About this time of year I get a bad case of cabin fever. Laying out my calendar for the year, I book up every free weekend and some of the days in between with ATV adventures. By the middle of August I realize what I have done to myself and resolve to be better next year. Maybe I should look for an ATVaholics Anonymous and try their 12-step program. On the other hand, why fight it?
As I reviewed my rides last year, I remembered a ride I took in the northern part of Kane County near Bryce Canyon. The ATV trail is named the Paunsaugunt, pronounced, "PAWN-suh-gant". I spent some time trying to find out the meaning of this word. As near as I can tell, the word means, "Great-place-to-ride-ATV". Isn't the Internet such a great tool?
Situated near the crystal-blue waters of Tropic Reservoir west of Bryce Canyon is the King Creek campground and the trailhead for the Paunsaugunt Trail. While the Paunsaugunt is an Indian name, other land features were named by the settlers.
We rode north along the East Fork of the Sevier River and turned left up Blue Fly Creek. This is an easy ride, one that can be enjoyed by those who drive side-by-side machines. The purpose of the ride is to enjoy the scenery, not to test your mettle.
The Paunsaugunt trail is laid out to touch on vistas of rock "hoodoos" outside the boundaries of Bryce Canyon National Park. The trail winds through stands of Ponderosa pines on the red dirt commonly found in Southern Utah. Hillsides are covered with Manzanita, a bush with smooth, orange-red bark and stiff, twisting branches.
We had climbed only 600 feet from the trailhead when we stopped at an overlook, taking a moment to enjoy an inspirational view of the Sunset Cliffs. Descending into a canyon, we turned right, following Badger Creek to the top of that canyon. Reaching the 9,100-foot level, we turned back to our left and followed Skunk Creek down to the valley. I could see that it was Skunk Creek on my GPS, but I wasn't going to say anything. I was too busy holding my breath.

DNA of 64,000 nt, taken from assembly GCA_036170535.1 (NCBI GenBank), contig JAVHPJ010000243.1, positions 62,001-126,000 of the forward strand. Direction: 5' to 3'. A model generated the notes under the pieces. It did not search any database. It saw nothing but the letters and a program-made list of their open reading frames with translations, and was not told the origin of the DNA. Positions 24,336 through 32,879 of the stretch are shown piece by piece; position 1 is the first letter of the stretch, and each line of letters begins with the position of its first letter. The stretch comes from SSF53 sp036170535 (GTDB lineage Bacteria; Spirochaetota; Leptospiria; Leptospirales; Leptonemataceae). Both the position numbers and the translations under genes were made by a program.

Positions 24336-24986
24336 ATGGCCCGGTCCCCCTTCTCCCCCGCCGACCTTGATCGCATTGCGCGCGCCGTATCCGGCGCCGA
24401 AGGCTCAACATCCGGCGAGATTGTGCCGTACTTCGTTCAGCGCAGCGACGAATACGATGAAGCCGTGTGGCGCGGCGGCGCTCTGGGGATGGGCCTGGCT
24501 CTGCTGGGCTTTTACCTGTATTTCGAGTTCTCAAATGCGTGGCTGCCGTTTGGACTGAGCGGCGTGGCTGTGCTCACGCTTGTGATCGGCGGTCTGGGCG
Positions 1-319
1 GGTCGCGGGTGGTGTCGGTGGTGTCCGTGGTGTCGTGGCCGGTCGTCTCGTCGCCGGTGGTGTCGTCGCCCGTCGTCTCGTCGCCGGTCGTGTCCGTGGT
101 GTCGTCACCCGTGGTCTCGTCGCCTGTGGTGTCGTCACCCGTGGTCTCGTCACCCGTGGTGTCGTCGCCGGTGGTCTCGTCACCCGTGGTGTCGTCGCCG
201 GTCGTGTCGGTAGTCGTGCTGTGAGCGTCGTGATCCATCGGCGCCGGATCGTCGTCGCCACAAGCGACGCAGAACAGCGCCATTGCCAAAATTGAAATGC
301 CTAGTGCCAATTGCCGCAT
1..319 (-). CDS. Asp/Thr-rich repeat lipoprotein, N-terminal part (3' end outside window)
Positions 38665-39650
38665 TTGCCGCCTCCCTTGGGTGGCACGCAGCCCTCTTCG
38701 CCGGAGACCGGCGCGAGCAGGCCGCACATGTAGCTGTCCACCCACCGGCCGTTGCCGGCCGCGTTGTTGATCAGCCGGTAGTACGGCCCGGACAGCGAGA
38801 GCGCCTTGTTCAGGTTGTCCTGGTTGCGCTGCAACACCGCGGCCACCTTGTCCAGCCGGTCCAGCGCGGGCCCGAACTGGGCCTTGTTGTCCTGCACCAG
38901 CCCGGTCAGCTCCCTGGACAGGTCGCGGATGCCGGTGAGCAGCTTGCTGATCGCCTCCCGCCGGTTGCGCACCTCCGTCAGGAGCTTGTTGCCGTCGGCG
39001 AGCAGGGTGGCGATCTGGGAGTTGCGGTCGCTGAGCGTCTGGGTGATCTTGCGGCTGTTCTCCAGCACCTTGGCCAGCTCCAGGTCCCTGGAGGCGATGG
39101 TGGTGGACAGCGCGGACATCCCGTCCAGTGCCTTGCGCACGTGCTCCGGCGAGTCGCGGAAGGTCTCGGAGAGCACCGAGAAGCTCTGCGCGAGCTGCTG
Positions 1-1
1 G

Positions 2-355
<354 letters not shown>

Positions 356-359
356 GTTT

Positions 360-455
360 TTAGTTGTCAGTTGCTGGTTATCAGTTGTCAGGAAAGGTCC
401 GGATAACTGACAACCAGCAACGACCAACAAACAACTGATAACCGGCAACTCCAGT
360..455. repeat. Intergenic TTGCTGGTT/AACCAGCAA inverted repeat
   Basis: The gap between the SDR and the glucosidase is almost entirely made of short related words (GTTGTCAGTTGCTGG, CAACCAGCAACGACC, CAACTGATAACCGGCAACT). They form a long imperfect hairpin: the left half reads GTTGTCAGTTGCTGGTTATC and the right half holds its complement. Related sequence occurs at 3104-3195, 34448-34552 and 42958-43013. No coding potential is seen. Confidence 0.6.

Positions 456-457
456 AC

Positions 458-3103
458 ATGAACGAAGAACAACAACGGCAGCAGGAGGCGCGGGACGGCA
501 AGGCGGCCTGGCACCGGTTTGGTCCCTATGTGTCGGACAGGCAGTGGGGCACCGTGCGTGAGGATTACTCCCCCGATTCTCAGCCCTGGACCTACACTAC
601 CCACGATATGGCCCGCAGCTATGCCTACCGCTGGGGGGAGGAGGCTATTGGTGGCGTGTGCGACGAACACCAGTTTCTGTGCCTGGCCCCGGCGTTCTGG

In the valley, we turned south and then right again up Blubber Creek. Now how romantic is that name? Climbing up this canyon, we topped out at about 9,200 feet and followed the ridgeline to the top of the Paunsaugunt Plateau. Once again we enjoyed breathtaking views of this picturesque country.
Turning down another canyon, we followed a branch of the Upper Kanab Creek down into Robinson Canyon. It was here that we came up against a huge tree that had fallen across the trail. Making our way around it, we had to be careful because of a deep rut in the middle of the trail. At the mouth of that canyon we picked up the Sevier Creek again and followed the gorge to the top. Following the crest, we came to a spectacular view of the Pink Cliffs and stopped to take a break.
Beginning our trip back to the trucks, we followed the rim over Crawford Pass and down into Dairy Hollow. Following the Sevier River, we passed the Podunk Guard Station. I thought it was a joke until I realized that it was situated near Podunk Creek. If it was named after the creek then it must be a pretty old joke.
As we continued our ride, we passed Blubber Creek and Skunk Creek into Long Hollow. We knew we were close to our staging area when we reached the south end of Tropic Reservoir where Badger Creek empties into the reservoir. We enjoyed riding along the edge of this scenic lake as we made our way back to the trucks completing an 82-mile loop.
You could say that we had had our ups and downs on this trip because we climbed one canyon and went down another, but that is part of what makes a great trip. When you go, take plenty of water, tread lightly, and keep the rubber side down.
You may contact Lynn Blamires at email@example.com.